Art Young Artists 2018

Will Sheldon's World Crosses from Canvas to Skin

Will Sheldon and his dog, Misty, at his East Village home, 2018.
Will Sheldon and his dog, Misty, at his East Village home, 2018.

The work of tattooer, illustrator and painter Will Sheldon does nothing less than transport viewers to another realm—one of cacophonous psychedelia, a joyful pastel nightmare. “The way I think about my practice is all these elements floating around in the same world,” Sheldon explains. “The elements you see in my tattoos can translate to a college, or a painting or an illustration for a book.”

Sheldon is known to take relatable and accessible tropes like blood, flowers or body parts and filter them through his campy, unprecious lens: bones hung with cascades of loopy ribbon, sinister drippy eyes loaded with glamorous makeup and hardware that would more likely be on a purse than a machine. “When I think of a good tattoo or good imagery in general, I think of these simple things you learn in kindergarten, or what you find beautiful or interesting at that age,” he says from his East Village studio.

Spider cave, 2017. Courtesy of the artist.

The combination of Sheldon’s deeply collaborative nature and experimental attitude has affected his aesthetic in whimsically surprising ways. “I really enjoy working with others,” he says. “You learn so much by putting ideas together and creating something completely unexpected.”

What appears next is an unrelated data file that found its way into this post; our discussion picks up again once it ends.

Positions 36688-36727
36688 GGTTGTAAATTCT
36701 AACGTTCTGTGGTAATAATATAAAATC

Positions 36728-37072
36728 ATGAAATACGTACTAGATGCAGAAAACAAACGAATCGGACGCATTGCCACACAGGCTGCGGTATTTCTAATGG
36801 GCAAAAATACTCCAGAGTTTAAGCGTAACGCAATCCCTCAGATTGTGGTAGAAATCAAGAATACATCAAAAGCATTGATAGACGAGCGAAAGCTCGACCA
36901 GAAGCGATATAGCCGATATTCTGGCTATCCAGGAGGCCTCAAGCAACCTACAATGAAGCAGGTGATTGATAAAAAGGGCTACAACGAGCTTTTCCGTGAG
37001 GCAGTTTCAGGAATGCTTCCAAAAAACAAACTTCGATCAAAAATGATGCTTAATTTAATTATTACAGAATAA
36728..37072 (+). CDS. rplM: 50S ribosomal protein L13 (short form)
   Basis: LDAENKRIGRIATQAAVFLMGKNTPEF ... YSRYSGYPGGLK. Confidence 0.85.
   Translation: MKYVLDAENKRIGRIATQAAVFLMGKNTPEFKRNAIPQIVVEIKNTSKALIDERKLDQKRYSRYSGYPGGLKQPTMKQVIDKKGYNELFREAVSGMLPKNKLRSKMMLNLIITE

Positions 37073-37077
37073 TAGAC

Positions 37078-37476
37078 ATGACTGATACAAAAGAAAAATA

Previous collaborations include working with Raffaella Hanley, the visionary behind the Lou Dallas clothing line, where Sheldon’s designs have become part of runway looks. The artist also frequently works with Reba Maybury, illustrating the writer and dominatrix’s novella “Dining with Humpty Dumpty.” The two staged a show together in London last summer for which Sheldon crafted huge wallpaper-like canvases portraying the hybrid creatures that are often miniature in his tattoos. This wallpaper highlights a tension that propels Sheldon’s practice. “I think my art and my tattoo practice is fluid in some ways,” Sheldon explains, “but there’s something inherently different about putting something on a canvas and putting something on a body. There’s a distinction there for me that I’m always working through.”